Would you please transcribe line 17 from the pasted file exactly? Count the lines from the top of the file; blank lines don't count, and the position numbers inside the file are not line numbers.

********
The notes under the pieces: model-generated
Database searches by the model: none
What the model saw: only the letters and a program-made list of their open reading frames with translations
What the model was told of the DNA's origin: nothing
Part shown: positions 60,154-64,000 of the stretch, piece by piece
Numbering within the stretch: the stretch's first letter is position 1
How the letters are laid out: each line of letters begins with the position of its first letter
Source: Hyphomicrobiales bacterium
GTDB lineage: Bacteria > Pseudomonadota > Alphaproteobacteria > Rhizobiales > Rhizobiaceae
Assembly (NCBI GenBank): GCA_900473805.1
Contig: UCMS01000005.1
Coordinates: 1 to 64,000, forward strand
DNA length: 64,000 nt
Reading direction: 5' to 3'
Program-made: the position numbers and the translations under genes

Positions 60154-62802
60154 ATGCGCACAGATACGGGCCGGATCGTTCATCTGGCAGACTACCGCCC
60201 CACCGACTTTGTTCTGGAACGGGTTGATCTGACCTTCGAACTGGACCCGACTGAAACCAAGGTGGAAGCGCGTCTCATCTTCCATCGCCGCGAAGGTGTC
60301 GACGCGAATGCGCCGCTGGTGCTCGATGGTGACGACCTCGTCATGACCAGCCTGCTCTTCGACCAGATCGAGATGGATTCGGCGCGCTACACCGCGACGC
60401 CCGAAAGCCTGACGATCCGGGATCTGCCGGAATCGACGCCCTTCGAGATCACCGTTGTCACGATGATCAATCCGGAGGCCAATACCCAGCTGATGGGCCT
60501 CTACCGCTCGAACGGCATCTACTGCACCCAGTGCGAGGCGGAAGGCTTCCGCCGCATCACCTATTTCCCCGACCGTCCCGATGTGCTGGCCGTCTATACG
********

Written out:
60154 ATGCGCACAGATACGGGCCGGATCGTTCATCTGGCAGACTACCGCCC